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Benedict VIII. 7 Benedict

by Isidore Singer
Benedict VIII. 7 Benedict, Moses THE JEWISH ENCYCLOPEDIA By a decree dated Sept. 16 of the same year, Benedict forbade converted married Jews to di­vorce their wives according to Jewish law. At the request of the Jewish community of Rome ( pre­sented in Feb., 1751) to allow its members to fre­quent the market and to live outside the ghetto, Benedict renewed the severe project elaborated by the Inquisition in 1732, according to which a Jew was not permitted to pass a single night away from the ghetto. Notwithstanding this, Benedict was far from be­ing hostile to the Jews. On all occasions, except in the matter of conversion, he showed sympathy with them. When persecutions broke out in Poland he energetically defended the Jews and enjoined the Polish archbishop and primate to protect them. In Italy Benedict was especially hostile to He- brew books. The censor Constanzi prepared in 1748 a new list of forbidden books. Benedict ordered all those enumerated therein to be seized and confis­cated; and on Sept. 15, 1751, this decree was en- forced. It having been rumored that the Jews smug­gled prohibited books into the ghetto, Benedict or­dered a strict search of the houses, with the result that a general confiscation ensued. Later he gave directions to Constanzi to revise the “ Sefer ha- Zik­kuk” ( Book of Expurgation) and to add to it an In­dex Expurgatorius, comprising a new series of books to be forbidden. In Holy Week of 1756 the body of a child was found at Jampol, Poland, and a blood accusation fol­lowed by persecutions ensued. To free themselves and all other Jews from the oft- repeated accusation, the Polish Jews sent Jacob Selek to Benedict to pro- cure an official exposure of the falsehood of the charge. Benedict charged the counselor of the holy office, Lorenzo Ganganelli— later Pope Clement XIV.— to report on this subject; and on March 21, 1758, the acquittal of the Jews was pronounced. BIBLIOGRAPHY: Literaturlblatt des Orients, 1841, p. 259; Re­vue Orientale, iii. 157; Revue des Etudes Juives, iii. 107, 108; Berliner, Censur und Confiscation, p. 25; Vogelstein and Rieger, Gesch. der Juden in Rom, ii. 241– 247; Pop- per, The Censorship of Hebrew Books, pp. 120, 126. G. I. BR. BENEDICT, SIR JULIUS: Composer, con­ductor, and teacher of music; born at Stuttgart Nov. 27, 1804; died in London June 5, 1885. Showing con­siderable musical talent as a boy, he became, at the age of fifteen, the pupil of Hummel at Weimar, and was introduced by him to Beethoven. In 1821 he went to Dresden to study musical composition un­der Weber, who treated him like a son. Having filled conductors’ posts at Vienna from 1823 to 1825, he went with Barbaja to Italy in the latter year, and obtained an appointment as conductor at Naples, where he produced two of his own operas, “ Gracinta ed Ernesto” and “ I Porthocesi in Goa.” In 1885 he went from Paris to London, where he re- sided till his death. He was conductor at the Lyceum in 1836 and at Drury Lane in 1838, where some of his own chief works for the operatic stage were produced. After visiting America with Jenny Lind in 1850, he became successively conductor at Her Majesty’s Theater and at Drury Lane. Sir Julius held a prominent position in the musical world for up- ward of forty years, as conductor and as teacher. He contributed much to the initial success of the Monday Popular Concerts at St. James’ Hall. He was knighted in 1871; and, among other distinctions, was decorated by the emperor of Austria in 1874, and made knight commander of the Or­der of Frederick by the king of Württemberg. He was twice married. Among his composi­tions are: a one- act op­eretta, “ Un Anno ed un Giorno,” produced at the Lyceum in 1836; “ The Gypsy’s Warning,” 1838; “ The Bride of Ven­ice,” 1843; “ The Crusad­ers,” 1846, produced at Drury Lane; “ Undine,” a cantata produced in 1860 at the Norwich Festival, of which he was for many years conductor; “ The Lily of Killarney,” 1862, his most successful opera, the libretto to which was founded upon Boucicault’s “ Colleen Bawn”; an operetta, “ The Bride of Song,” performed in 1864; “ Richard Coeur de Lion,” 1863, and an oratorio, “ St. Cecilia,” 1866, the last two composed for the Norwich Festival; “ St. Peter,” 1870; and “ Graziella,” 1882, besides sympho­nies and pianoforte music. The recitatives for the Italian version of Weber’s “ Oberon,” which was pro­duced at Drury Lane in 1865, were also written by Sir Julius. BIBLIOGRAPHY : Dictionary of National Biography; Grove, Dictionary of Music, s. v.; London newspapers, June 6, 1885; Hervey, Celebrated Musicians. J. G. L. BENEDICT, MARCUS. See BENET, MORDECAI. BENEDICT, MOSES: German banker and artist; born in 1772 at Stuttgart, Germany; died there July 8, 1852. He was destined for the profes­sion of sculptor. With his brother Seligmann Löb he was sent in 1785 to the Karlsschule in Stuttgart. Later on the two conducted the banking business of Benedict Brothers. Moses showed considerable tal­ent for art, and as a painter of miniatures was particularly clever. He was an intimate friend of the painter Christian Gottlieb Schick, with whom he corresponded for years. Bibliography: Schwäbische Chronik, Nov. 15, 1865. S. M. K. BENEDICT, NAPHTALI. See BENET, NAPHTALI. BENEDICT OF YORK: Leading member of the Jewish community in York, England, at the end of the twelfth century; died in 1189. Together with Josce of York he attended the coronation of Rich­ard I., and in the riot which took place on that oc­casion was forced to submit to baptism, when he took the name of “ William.” Afterward he appealed to the king, who permitted him to return to his re­ligion, though this was against the canon laws. His Sir Julius Benedict.Aac— Apo  | Apo— Ben | Ben— Cha | Cha— Dre | Dre— Goa  | God— Ist  | Ita— Leo  | Leo— Mor | Mor— Phi | Phi— Sam | Sam— Tal  | Tal— Zwe        P  a g   V  ie w Search | F i n d    |   H o m e |    I n  d  e  x         P  a g   V  ie w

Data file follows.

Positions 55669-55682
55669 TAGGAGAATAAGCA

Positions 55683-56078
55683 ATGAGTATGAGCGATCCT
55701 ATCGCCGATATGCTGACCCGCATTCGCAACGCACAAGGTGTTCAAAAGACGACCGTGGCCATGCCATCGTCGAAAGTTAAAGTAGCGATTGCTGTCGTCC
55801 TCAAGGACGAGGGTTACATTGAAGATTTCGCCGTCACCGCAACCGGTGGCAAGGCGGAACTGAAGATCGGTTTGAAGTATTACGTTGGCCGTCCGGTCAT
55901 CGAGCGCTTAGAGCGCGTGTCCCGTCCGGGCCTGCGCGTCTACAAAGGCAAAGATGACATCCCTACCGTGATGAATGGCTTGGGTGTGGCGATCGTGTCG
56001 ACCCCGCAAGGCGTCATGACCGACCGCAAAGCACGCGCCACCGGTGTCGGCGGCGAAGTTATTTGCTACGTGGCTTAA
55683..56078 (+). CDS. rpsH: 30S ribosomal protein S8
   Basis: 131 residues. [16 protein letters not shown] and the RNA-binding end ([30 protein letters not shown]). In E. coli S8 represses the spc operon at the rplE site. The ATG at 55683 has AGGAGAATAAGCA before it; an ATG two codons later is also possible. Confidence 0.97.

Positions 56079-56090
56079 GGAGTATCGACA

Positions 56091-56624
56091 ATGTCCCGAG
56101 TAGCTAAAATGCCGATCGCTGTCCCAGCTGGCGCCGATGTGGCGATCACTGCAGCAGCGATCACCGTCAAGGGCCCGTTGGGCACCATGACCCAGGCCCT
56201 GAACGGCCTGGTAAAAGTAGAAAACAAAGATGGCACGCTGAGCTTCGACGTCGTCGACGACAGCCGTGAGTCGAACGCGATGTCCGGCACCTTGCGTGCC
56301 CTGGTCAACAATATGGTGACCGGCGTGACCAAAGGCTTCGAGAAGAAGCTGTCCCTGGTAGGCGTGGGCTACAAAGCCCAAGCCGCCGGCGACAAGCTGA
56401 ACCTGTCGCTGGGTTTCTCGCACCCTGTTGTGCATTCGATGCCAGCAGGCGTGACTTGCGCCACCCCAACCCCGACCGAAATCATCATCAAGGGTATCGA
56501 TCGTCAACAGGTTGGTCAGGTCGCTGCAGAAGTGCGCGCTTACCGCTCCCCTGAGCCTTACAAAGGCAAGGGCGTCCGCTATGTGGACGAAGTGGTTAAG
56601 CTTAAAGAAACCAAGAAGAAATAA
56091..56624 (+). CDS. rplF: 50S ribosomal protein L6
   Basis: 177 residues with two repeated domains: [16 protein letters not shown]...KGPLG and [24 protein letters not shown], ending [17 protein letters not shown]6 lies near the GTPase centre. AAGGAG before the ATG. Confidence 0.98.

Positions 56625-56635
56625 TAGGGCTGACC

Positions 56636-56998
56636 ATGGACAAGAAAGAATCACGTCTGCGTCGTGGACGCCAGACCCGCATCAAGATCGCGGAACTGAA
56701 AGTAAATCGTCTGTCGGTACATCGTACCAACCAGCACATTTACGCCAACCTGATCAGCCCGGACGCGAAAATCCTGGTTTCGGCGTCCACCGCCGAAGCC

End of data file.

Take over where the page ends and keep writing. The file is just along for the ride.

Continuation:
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Benedict VIII. 7 Benedict, Moses THE JEWISH ENCYCLOPEDIA By a decree dated Sept. 16 of the same year, Benedict forbade converted married Jews to di­vorce their wives according to Jewish law. At the request of the Jewish community of Rome ( pre­sented in Feb., 1751) to allow its members to fre­quent the market and to live outside the ghetto, Benedict renewed the severe project elaborated by the Inquisition in 1732, according to which a Jew was not permitted to pass a single night away from the ghetto. Notwithstanding this, Benedict was far from be­ing hostile to the Jews. On all occasions, except in the matter of conversion, he showed sympathy with them. When persecutions broke out in Poland he energetically defended the Jews and enjoined the Polish archbishop and primate to protect them. In Italy Benedict was especially hostile to He- brew books. The censor Constanzi prepared in 1748 a new list of forbidden books. Benedict ordered all those enumerated therein to be seized and confis­cated; and on Sept. 15, 1751, this decree was en- forced. It having been rumored that the Jews smug­gled prohibited books into the ghetto, Benedict or­dered a strict search of the houses, with the result that a general confiscation ensued. Later he gave directions to Constanzi to revise the “ Sefer ha- Zik­kuk” ( Book of Expurgation) and to add to it an In­dex Expurgatorius, comprising a new series of books to be forbidden. In Holy Week of 1756 the body of a child was found at Jampol, Poland, and a blood accusation fol­lowed by persecutions ensued. To free themselves and all other Jews from the oft- repeated accusation, the Polish Jews sent Jacob Selek to Benedict to pro- cure an official exposure of the falsehood of the charge. Benedict charged the counselor of the holy office, Lorenzo Ganganelli— later Pope Clement XIV.— to report on this subject; and on March 21, 1758, the acquittal of the Jews was pronounced. BIBLIOGRAPHY: Literaturlblatt des Orients, 1841, p. 259; Re­vue Orientale, iii. 157; Revue des Etudes Juives, iii. 107, 108; Berliner, Censur und Confiscation, p. 25; Vogelstein and Rieger, Gesch. der Juden in Rom, ii. 241– 247; Pop- per, The Censorship of Hebrew Books, pp. 120, 126. G. I. BR. BENEDICT, SIR JULIUS: Composer, con­ductor, and teacher of music; born at Stuttgart Nov. 27, 1804; died in London June 5, 1885. Showing con­siderable musical talent as a boy, he became, at the age of fifteen, the pupil of Hummel at Weimar, and was introduced by him to Beethoven. In 1821 he went to Dresden to study musical composition un­der Weber, who treated him like a son. Having filled conductors’ posts at Vienna from 1823 to 1825, he went with Barbaja to Italy in the latter year, and obtained an appointment as conductor at Naples, where he produced two of his own operas, “ Gracinta ed Ernesto” and “ I Porthocesi in Goa.” In 1885 he went from Paris to London, where he re- sided till his death. He was conductor at the Lyceum in 1836 and at Drury Lane in 1838, where some of his own chief works for the operatic stage were produced. After visiting America with Jenny Lind in 1850, he became successively conductor at Her Majesty’s Theater and at Drury Lane. Sir Julius held a prominent position in the musical world for up- ward of forty years, as conductor and as teacher. He contributed much to the initial success of the Monday Popular Concerts at St. James’ Hall. He was knighted in 1871; and, among other distinctions, was decorated by the emperor of Austria in 1874, and made knight commander of the Or­der of Frederick by the king of Württemberg. He was twice married. Among his composi­tions are: a one- act op­eretta, “ Un Anno ed un Giorno,” produced at the Lyceum in 1836; “ The Gypsy’s Warning,” 1838; “ The Bride of Ven­ice,” 1843; “ The Crusad­ers,” 1846, produced at Drury Lane; “ Undine,” a cantata produced in 1860 at the Norwich Festival, of which he was for many years conductor; “ The Lily of Killarney,” 1862, his most successful opera, the libretto to which was founded upon Boucicault’s “ Colleen Bawn”; an operetta, “ The Bride of Song,” performed in 1864; “ Richard Coeur de Lion,” 1863, and an oratorio, “ St. Cecilia,” 1866, the last two composed for the Norwich Festival; “ St. Peter,” 1870; and “ Graziella,” 1882, besides sympho­nies and pianoforte music. The recitatives for the Italian version of Weber’s “ Oberon,” which was pro­duced at Drury Lane in 1865, were also written by Sir Julius. BIBLIOGRAPHY : Dictionary of National Biography; Grove, Dictionary of Music, s. v.; London newspapers, June 6, 1885; Hervey, Celebrated Musicians. J. G. L. BENEDICT, MARCUS. See BENET, MORDECAI. BENEDICT, MOSES: German banker and artist; born in 1772 at Stuttgart, Germany; died there July 8, 1852. He was destined for the profes­sion of sculptor. With his brother Seligmann Löb he was sent in 1785 to the Karlsschule in Stuttgart. Later on the two conducted the banking business of Benedict Brothers. Moses showed considerable tal­ent for art, and as a painter of miniatures was particularly clever. He was an intimate friend of the painter Christian Gottlieb Schick, with whom he corresponded for years. Bibliography: Schwäbische Chronik, Nov. 15, 1865. S. M. K. BENEDICT, NAPHTALI. See BENET, NAPHTALI. BENEDICT OF YORK: Leading member of the Jewish community in York, England, at the end of the twelfth century; died in 1189. Together with Josce of York he attended the coronation of Rich­ard I., and in the riot which took place on that oc­casion was forced to submit to baptism, when he took the name of “ William.” Afterward he appealed to the king, who permitted him to return to his re­ligion, though this was against the canon laws. His Sir Julius Benedict. Aac— Apo | Apo— Ben | Ben— Cha | Cha— Dre | Dre— Goa | God— Ist | Ita— Leo | Leo— Mor | Mor— Phi | Phi— Sam | Sam— Tal | Tal— Zwe <    <    P a g e > > < < V ie w >> Search | F i n d   |   H o m e |    I n  d  e  x  <    <    P a g e > > < < V ie w >>